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Creating Dough Sculptures


Two sessions may be required if you wish to have children help make the modeling dough. Otherwise, make dough ahead of time and have children add food colors before sculpting their dinosaurs.
  • Reading Is Fundamental, written by Sue McCleaf Nespeca and Joan Reeve
  • Arts and Crafts
    • 1-2
    • 3-5
  • Multiple
  • Indoor
  • Play

Materials: How Do Dinosaurs Get Well Soon? by Jane Yolen, Illustrated by Mark Teague; How Do Dinosaurs Say Good Night? by Jane Yolen, Illustrated by Mark Teague; 1 cup flour; 2 teaspoons of vegetable oil; 2/3 cup water; 4 tablespoons of salt; 2 teaspoons of cream of tartar; Saucepan Spoon Food colors or several fruit-flavored gelatin packs (adds an extra sensory element); Placemats or plastic table cloth; Damp cloths or sponges for hand clean-up (Adjust recipe quantity according to the number of children.)

Time Required: 45 minutes

Set up Cover the table with a plastic table cloth or provide one old plastic place mat for each child. Prepare the dough ahead of time unless you have the time to prepare the dough with the children's help, and then read the stories while the dough is cooling. Directions Prepare the dough with the children's help if time permits, allowing them to measure and mix the first five ingredients together. If you only have 45 minutes, prepare the dough ahead of time. Share two stories about dinosaurs illustrated by Mark Teague and written by Jane Yolen: How Do Dinosaurs Say Good Night? and How Do Dinosaurs Get Well Soon? Both display very large pictures of dinosaurs, and each double-page spread has the name of the dinosaur hidden somewhere on the page. Allow time for the children to see the books close up to find the dinosaur names. When the dough is cool, have children knead it and divide it into sections and add one food color or tablespoon of colored gelatin to the center of each part of dough, and then knead it to mix that color. Let the children sculpt their own dinosaur, prehistoric creature, or dinosaur egg in a nest. Store leftovers in an airtight container or a sealed plastic bag. This dough can be reused for at least a year. You may also want to... Read aloud books on subjects of interest to children. Reading aloud daily can be a fun family activity if the subject matter holds strong interest. Many children love dinosaurs and there is a wealth of dinosaur books to explore. Share books or lists (which you supply)I that include pronunciation guides dinosaur names. Children enjoy learning multi-syllabic words, and can be encouraged to clap out the syllables. This leads to phonemic awareness, a valuable skill for proficient reading. Make a batch of dough at home and keep it on hand for childrens and parents sculptures inspired by the books they share. Community Connection Take students to a local museum that houses dinosaur bones or fossils, if available. If not, visit a local history museum and see how far back in history they have records of life in the area. How long is this after the dinosaur era? Do areas in the community have clay soils? Allow the children to contrast natural clays properties with that of the homemade dough. Invite a local health worker to discuss how to get and stay well, as in the second Yolen title listed above. Adaptations Consult the book Dinomania: Things to Do with Dinosaurs by Mick Manning and Brita Granstrom for ideas on: how to make a dinosaur mobile and dinosaur costumes; how to play dinosaur games; how to excavate your own dinosaur fossils; how to put on a dinosaur play; how to make your own dinosaur video; and even how to make edible dinosaur dung! For dinosaur dances, consult the musical recordings below and for steps [Im not sure what "steps" means-as in dance steps? If this is the case, does "dances" really mean "songs" earlier in the sentence?], see Picture Books Plus: 100 Extension Activities in Art, Drama, Music, Math and Science. (See below).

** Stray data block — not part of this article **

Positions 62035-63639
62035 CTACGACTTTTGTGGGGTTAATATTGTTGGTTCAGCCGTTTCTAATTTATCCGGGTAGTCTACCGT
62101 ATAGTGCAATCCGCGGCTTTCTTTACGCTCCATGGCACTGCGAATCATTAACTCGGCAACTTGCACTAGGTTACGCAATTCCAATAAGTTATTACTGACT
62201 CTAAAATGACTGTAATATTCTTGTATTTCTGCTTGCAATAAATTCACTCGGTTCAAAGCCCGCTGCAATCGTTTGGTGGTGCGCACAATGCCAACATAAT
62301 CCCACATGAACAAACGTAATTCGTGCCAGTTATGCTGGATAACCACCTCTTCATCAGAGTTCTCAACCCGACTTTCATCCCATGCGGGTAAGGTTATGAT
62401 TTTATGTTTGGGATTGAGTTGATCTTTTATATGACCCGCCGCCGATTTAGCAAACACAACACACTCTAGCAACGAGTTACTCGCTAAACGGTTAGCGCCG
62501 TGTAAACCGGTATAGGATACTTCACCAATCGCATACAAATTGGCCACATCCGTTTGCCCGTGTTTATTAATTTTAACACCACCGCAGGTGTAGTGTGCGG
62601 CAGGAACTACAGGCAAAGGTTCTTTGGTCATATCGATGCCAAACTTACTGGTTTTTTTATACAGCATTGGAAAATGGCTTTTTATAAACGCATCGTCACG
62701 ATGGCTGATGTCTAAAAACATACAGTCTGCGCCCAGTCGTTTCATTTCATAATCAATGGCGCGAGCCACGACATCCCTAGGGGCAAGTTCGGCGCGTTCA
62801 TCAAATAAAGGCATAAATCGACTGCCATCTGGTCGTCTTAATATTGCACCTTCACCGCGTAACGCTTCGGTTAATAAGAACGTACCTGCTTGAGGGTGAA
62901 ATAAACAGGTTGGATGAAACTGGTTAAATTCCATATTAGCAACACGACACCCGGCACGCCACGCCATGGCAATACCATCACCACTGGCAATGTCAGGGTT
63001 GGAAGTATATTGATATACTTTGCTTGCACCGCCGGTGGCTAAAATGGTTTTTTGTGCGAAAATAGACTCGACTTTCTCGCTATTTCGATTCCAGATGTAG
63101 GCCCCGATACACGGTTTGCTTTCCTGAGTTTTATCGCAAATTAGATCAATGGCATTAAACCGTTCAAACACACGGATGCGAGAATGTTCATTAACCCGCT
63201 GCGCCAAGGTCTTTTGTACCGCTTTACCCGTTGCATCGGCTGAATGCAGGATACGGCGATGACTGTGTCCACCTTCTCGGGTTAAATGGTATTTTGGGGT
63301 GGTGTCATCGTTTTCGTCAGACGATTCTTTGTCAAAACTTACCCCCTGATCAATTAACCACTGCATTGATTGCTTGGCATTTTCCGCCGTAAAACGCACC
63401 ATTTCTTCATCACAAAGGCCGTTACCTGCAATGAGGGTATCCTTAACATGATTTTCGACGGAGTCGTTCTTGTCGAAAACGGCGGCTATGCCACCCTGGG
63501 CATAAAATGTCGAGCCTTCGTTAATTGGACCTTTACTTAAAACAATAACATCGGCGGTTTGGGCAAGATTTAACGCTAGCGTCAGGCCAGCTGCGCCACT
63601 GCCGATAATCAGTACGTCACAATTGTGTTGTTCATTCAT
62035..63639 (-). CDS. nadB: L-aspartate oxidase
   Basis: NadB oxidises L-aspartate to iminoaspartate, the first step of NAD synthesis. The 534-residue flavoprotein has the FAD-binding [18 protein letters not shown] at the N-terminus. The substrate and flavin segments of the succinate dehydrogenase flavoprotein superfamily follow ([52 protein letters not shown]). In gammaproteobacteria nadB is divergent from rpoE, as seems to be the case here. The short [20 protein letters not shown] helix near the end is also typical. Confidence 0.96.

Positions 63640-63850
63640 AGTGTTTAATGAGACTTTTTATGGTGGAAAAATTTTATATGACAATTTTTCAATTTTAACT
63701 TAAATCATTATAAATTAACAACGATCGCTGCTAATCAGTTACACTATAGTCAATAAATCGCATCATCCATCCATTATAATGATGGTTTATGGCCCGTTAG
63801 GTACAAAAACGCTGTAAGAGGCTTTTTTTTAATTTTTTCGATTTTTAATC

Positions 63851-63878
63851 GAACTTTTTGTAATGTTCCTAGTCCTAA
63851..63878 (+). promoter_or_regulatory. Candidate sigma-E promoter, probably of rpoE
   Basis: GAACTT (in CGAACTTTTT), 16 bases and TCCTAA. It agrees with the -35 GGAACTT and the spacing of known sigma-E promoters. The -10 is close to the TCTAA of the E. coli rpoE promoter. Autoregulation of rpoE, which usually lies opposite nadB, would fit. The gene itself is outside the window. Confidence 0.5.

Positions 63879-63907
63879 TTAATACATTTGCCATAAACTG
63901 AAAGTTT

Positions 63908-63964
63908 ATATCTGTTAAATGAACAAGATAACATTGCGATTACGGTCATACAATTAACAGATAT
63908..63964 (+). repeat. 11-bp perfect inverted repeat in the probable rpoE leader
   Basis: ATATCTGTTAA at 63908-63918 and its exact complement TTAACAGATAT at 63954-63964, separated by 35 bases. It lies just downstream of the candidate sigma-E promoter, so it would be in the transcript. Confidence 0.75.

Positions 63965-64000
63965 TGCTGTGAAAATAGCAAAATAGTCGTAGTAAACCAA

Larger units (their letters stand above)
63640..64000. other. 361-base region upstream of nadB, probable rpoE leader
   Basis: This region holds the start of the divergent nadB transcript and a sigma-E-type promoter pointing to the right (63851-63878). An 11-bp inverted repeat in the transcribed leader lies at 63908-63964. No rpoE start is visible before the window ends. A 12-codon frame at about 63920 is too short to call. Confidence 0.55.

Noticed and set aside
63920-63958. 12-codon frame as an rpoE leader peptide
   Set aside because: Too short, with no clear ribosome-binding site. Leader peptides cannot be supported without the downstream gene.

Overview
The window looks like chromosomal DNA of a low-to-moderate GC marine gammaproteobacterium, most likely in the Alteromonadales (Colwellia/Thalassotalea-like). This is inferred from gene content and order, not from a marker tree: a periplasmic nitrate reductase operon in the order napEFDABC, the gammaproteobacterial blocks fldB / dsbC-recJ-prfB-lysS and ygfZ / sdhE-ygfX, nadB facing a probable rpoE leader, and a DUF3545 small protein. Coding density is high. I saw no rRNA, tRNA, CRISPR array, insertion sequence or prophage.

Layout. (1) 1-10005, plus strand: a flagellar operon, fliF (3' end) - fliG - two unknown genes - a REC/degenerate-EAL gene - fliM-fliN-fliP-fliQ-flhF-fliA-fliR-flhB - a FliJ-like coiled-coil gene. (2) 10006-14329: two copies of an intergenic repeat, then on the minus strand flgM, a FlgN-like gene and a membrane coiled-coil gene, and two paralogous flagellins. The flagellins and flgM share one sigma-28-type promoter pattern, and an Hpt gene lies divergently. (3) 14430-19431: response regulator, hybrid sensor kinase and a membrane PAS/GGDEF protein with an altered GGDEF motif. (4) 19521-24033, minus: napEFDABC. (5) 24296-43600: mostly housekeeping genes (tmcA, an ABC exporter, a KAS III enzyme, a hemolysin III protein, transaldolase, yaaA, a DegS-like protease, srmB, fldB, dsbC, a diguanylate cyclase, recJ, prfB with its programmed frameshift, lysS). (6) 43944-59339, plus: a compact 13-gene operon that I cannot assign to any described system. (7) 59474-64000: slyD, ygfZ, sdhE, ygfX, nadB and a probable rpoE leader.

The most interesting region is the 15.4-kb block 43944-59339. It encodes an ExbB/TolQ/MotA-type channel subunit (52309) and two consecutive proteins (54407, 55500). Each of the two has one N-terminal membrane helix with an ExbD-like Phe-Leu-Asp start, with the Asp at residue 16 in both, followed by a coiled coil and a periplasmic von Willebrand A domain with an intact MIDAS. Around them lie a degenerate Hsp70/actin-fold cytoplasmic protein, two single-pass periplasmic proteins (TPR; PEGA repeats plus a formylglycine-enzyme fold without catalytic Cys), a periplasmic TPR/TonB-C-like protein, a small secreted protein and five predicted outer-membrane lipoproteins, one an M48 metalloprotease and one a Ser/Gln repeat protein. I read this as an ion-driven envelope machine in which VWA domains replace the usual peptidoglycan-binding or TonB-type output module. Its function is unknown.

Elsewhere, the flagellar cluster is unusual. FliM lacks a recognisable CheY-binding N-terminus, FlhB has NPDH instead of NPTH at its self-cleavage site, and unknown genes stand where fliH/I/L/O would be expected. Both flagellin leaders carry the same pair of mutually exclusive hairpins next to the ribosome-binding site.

Related Resources

Web Sites
A great Web site on dinosaurs for young children 

Barton, Byron. Bones, Bones, Dinosaur Bones. HarperCollins, 1990.
Kerley, Barbara. The Dinosaurs of Waterhouse Hawkins. Scholastic, 2001. Brian Selznick, Illustrator.
Manning, Mick and Brita Granstrom. DinoMania: Things to Do With Dinosaurs. Holiday House, 2001.
Mitton, Tony. Dinosaurumpus. Orchard, 2003. Guy Parker-Rees, Illustrator.
Shields, Carol Diggory. Saturday Night at the Dinosaur Stomp. Candlewick. 2002. Scott Nash, Illustrator.
Yolen, Jane. How Do Dinosaurs Get Well Soon? Blue Sky Press, 2001. Mark Teague, Illustrator.
Yolen, Jane. How Do Dinosaurs Say Good Night? Blue Sky Press, 2003. Mark Teague, Illustrator.

Musical Recordings
Beall, Pamela Conn and Susan Hagen Nipp. Wee Sing Dinosaurs. Price, Stern, Sloan, 1991.
Murphy, Jane, and Dennis Buck. Once Upon a Dinosaur. Kimbo, 1987.

* Some of the above description for this activity is from Picture Books Plus: 100 Extension Activities in Art, Drama, Music, Math and Science, written by Sue McCleaf Nespeca and Joan B. Reeve. 2003 by the American Library Association.

Creating Dough Sculptures